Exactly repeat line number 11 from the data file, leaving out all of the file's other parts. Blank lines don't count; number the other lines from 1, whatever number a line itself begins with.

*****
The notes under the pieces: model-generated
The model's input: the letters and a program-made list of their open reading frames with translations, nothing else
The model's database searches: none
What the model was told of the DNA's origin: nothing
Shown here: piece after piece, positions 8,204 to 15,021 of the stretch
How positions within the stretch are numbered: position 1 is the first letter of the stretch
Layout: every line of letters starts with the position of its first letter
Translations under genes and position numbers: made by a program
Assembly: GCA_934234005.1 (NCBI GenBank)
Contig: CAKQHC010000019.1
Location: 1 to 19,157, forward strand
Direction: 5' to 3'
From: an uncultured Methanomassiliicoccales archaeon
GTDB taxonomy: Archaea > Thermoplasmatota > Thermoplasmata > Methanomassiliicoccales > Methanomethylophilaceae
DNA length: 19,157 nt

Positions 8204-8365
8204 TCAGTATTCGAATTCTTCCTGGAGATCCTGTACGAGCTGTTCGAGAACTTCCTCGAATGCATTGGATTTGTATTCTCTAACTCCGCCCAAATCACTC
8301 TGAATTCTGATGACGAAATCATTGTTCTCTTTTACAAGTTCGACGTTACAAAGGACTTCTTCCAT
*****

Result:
Location: 1 to 19,157, forward strand